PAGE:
Behind closed doors the energy industry often acknowledges the lack of strategic thinking and certainty from the Victorian government. New South Wales has recognised the benefits of a developed plan and identified in their strategy that industry can be confident to invest and be part of energy infrastructure transformation but investment can be regionally targeted to best effect and that investment leads to energy that is more affordable to the end user. This sentiment was reinforced by Energy Networks Australia CEO, Andrew Dillon, who spoke on behalf of industry, saying the strategy was, and I quote:
…a vital step towards a more integrated energy system that would deliver greater benefit to customers through a more resilient grid and more competitive wholesale markets.
Last week energy Ministers met for the Australian Government’s Energy Council. In the lead-up to the meeting the Minister for Energy, Environment and Climate Change, in typical fashion, sought to divert attention away from the government’s own ineptitude on energy security. Instead of using the meeting to brief the national forum on a reform agenda, our Minister called for changes to the standard that is used to measure reliability.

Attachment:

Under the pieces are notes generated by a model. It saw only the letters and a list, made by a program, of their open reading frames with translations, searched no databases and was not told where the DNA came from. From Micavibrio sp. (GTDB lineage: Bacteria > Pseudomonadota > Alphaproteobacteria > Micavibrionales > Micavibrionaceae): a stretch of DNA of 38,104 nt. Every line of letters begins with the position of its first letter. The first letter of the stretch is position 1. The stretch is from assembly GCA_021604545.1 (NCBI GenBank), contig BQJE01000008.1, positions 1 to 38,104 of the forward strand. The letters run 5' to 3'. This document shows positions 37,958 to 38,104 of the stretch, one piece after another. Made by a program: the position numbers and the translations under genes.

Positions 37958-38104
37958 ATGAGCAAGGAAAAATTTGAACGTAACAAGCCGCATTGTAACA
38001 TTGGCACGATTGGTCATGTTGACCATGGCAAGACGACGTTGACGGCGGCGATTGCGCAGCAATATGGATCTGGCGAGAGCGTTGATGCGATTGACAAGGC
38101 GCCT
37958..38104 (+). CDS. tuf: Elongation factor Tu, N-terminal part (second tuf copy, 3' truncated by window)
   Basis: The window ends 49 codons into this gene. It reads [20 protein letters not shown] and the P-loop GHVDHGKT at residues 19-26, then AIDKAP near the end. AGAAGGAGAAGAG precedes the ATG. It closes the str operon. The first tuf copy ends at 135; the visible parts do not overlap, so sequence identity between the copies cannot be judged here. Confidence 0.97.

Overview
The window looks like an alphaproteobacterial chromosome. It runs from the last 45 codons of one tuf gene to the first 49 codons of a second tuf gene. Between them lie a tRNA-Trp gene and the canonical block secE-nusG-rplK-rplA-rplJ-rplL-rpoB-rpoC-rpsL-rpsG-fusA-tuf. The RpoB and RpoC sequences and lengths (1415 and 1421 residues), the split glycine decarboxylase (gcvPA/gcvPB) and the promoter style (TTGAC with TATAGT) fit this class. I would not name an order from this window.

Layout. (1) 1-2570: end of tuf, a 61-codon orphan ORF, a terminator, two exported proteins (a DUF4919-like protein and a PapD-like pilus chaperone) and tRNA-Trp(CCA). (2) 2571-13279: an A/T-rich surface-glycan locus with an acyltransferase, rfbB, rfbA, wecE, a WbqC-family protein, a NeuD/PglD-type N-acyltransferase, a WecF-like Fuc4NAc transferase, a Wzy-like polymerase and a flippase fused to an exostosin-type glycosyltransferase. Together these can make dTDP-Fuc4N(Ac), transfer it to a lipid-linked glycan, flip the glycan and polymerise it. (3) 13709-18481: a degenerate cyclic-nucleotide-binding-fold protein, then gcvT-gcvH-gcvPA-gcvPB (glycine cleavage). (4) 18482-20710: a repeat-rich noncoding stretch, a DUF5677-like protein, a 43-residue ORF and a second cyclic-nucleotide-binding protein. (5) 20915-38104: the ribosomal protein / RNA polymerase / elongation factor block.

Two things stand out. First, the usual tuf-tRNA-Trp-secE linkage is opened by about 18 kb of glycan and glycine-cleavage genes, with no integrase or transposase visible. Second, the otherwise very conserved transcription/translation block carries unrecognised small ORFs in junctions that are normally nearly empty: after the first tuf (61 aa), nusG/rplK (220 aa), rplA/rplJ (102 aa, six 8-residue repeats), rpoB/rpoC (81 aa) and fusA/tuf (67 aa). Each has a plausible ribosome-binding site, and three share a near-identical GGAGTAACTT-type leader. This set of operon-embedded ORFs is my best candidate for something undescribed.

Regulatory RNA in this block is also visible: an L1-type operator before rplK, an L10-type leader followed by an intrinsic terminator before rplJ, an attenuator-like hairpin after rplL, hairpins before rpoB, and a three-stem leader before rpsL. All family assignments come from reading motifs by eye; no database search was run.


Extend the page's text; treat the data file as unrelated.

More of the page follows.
Tony Wood, the Energy Director at the Grattan Institute, is reported as calling out the minister’s agenda as a tactic from politicians in Victoria who are worried about being held accountable from summer blackouts. By contrast the New South Wales Minister for Energy and Environment, Matt Kean, used the council meeting to brief Ministers on the next step for their state and released their electricity strategy. A core part of that strategy is encouraging private investment and acknowledging that existing planning processes mean that only one in 20 of the proposed renewable projects are approved.
As an aside, it is worth noting that in its Victorian Annual Planning Report the Australian Energy Market Operator reported of our state, and I quote: